We would like to express our deepest comapssion to the families of the innocent victims. We would also like to underline that in such situations, and as a general rule, we should avoid making equations between acts of determined criminals and the behavior of a religious community or of any cultural group. -   This fact was energetically emphasized by the authorities in the host country, at all levels. We would like to seize this opportunity to recall the constant position of the Kingdom of Morocco Any attempt to hold one group responsiblefor the acts of a few of its extremists paves the way, undoubtedly, to serious breaches against the human person, that vary from daily racism to institutionalized discrimination and even to crimes against humanity.Mr. President,

The Kingdom of Morocco is convinced that any culture or nation can only emerge, thrive and sustain itself thanks to multiple contributions and numerous inputs. Hence, His Majesty King Mohammed VI emphasized, in His Throne speech, the relationship between democracy and respect for cultural particularities in every region.

His Majesty reached the conclusion that there exists in Morocco a plural identity "built on diverse contributions, namely amazigh, Arabic, sub-Saharan, African and andalusian, which constitute valuable components that have refined and enriched our identity thanks to openness on and interaction with a large variety of cultures and civilizations."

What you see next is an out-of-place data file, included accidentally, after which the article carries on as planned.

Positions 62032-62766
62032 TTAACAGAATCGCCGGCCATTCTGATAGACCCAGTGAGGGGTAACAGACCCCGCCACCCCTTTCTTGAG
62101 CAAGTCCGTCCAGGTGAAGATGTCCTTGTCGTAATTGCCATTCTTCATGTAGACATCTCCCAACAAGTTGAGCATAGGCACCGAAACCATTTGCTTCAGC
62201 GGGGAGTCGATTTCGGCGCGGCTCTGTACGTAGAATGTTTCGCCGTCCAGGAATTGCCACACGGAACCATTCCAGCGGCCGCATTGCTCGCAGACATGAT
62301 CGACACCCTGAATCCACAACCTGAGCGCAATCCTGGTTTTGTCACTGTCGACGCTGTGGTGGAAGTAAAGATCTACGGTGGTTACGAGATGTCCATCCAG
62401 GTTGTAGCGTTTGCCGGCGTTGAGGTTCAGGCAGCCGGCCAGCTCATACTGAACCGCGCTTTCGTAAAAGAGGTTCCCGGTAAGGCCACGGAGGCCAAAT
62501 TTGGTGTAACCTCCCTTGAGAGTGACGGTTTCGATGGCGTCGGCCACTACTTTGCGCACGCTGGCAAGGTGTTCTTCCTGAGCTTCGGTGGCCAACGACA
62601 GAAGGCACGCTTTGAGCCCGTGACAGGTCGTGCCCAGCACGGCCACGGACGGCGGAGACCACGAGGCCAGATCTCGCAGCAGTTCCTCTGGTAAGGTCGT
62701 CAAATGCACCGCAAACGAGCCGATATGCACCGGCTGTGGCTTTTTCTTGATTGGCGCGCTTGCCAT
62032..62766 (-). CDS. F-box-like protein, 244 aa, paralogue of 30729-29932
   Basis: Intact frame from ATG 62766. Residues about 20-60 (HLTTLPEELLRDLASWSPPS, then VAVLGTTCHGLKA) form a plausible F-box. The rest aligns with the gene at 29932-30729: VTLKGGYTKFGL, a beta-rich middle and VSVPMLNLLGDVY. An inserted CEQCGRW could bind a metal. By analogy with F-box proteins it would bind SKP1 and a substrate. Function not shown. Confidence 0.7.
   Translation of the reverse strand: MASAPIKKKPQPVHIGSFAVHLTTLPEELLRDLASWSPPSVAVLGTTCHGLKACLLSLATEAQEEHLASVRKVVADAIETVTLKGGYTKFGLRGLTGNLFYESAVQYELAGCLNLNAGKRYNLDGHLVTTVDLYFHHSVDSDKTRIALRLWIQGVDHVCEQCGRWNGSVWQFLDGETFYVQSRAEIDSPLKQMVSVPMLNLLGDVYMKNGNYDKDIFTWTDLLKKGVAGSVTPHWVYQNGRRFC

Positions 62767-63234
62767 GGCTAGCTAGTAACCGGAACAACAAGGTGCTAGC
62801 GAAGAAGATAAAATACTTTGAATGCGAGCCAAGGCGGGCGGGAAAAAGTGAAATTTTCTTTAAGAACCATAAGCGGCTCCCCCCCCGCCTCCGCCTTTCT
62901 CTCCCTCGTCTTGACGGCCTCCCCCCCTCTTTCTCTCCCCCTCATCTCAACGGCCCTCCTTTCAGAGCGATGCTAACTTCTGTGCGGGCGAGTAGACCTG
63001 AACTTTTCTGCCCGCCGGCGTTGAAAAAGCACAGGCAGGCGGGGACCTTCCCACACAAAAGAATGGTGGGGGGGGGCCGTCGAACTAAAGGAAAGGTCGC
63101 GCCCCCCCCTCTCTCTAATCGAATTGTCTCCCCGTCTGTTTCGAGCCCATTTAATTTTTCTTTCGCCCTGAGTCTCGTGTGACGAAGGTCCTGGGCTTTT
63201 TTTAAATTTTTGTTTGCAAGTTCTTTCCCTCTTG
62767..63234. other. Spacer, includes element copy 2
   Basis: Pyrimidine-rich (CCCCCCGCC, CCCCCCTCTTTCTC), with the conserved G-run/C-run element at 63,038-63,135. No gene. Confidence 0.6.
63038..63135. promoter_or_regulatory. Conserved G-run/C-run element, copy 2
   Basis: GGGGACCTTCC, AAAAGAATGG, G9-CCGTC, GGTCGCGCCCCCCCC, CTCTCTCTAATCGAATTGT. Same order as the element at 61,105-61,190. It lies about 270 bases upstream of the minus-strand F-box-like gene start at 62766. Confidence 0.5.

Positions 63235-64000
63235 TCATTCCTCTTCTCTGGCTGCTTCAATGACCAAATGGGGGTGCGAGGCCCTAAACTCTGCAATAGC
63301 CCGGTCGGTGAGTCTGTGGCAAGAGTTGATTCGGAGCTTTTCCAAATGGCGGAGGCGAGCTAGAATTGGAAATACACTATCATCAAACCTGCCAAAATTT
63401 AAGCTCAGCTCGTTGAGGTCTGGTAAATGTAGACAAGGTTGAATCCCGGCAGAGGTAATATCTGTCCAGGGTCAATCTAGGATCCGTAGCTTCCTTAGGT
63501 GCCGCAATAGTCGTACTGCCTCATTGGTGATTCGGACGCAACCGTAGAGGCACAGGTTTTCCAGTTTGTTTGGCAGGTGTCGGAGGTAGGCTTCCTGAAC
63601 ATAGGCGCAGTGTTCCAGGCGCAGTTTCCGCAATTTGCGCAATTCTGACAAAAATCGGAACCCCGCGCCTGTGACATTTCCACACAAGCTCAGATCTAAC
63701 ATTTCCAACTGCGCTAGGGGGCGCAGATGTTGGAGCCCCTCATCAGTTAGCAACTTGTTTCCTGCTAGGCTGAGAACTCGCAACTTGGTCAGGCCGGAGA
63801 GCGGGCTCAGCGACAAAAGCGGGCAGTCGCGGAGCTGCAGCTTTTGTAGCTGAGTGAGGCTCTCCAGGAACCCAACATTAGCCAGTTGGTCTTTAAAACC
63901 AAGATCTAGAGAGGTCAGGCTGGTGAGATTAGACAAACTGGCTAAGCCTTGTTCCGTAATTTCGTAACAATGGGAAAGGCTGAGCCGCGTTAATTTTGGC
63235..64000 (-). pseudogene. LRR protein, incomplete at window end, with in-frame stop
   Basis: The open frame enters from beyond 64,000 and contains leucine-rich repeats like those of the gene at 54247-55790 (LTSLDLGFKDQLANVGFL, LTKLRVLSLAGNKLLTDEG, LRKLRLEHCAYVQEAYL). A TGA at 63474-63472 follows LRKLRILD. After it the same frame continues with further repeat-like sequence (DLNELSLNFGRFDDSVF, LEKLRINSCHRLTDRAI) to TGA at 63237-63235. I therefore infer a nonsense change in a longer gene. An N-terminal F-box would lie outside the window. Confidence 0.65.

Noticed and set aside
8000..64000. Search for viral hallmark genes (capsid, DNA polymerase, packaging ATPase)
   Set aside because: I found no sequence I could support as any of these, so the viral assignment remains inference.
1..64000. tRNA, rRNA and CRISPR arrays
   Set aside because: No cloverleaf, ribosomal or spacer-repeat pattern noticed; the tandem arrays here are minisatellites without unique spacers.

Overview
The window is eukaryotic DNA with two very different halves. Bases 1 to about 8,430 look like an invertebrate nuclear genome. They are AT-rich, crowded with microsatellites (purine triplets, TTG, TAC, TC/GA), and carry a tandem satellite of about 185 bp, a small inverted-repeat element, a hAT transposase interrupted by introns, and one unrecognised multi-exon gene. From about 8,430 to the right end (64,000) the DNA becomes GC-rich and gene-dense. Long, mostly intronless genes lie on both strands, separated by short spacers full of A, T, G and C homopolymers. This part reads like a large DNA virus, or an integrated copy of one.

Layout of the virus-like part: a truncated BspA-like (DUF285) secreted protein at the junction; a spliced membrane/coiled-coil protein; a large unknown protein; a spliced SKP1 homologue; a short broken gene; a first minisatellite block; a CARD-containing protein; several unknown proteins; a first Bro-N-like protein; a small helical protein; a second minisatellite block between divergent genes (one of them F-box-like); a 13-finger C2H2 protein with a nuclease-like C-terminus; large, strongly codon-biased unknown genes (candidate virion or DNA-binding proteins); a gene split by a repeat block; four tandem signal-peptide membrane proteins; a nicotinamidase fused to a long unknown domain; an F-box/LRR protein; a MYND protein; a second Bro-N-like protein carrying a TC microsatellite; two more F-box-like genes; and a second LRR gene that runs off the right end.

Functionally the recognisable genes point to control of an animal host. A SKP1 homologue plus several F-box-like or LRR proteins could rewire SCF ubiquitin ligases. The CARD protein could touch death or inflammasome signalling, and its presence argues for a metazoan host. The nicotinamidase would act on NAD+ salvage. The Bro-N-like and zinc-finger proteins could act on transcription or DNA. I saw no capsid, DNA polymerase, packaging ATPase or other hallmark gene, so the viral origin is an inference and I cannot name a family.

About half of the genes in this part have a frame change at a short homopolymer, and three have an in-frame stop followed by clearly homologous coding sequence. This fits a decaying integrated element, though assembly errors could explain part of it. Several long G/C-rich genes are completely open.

Acknowledging the plurality of this identity does in no way affect the homogeneity of the entity as a whole, rather it should guarantee the consolidation and the cohesion of the nation, and therefrom its ability to accept and cooperate, on a broader scope, with neighboring countries. This vision which integrates diversity and unity in a harmonious way is a source of hope for the future of the Arab Maghreb, this area of privileged relations between Europe and Africa -

Mr. President

The sectorial approach adopted for the definition of certain terrorist acts in international conventions with a view to criminalizing these acts proved to be inadequate to fight the scourge. On the other hand, all those who believed that its mere invocation would suffice to heap shame and discredit on others unfortunately trivialized the concept of terrorism. It is therefore high time for our Organization to start a process of clarifying the concept of terrorism at the light of the recent developments in international law and particularly the adoption of the statute of the International Criminal Court, in Rome, in July 1998. Henceforth, notorious criminals can no longer seek refuge within state borders and invoke the non-interference principle. Similarly, the dawn of the 21st century has signaled the end of philosophies, which, in line with Machiavel doctrine, justify the means, however despicable, for the sake of political goals.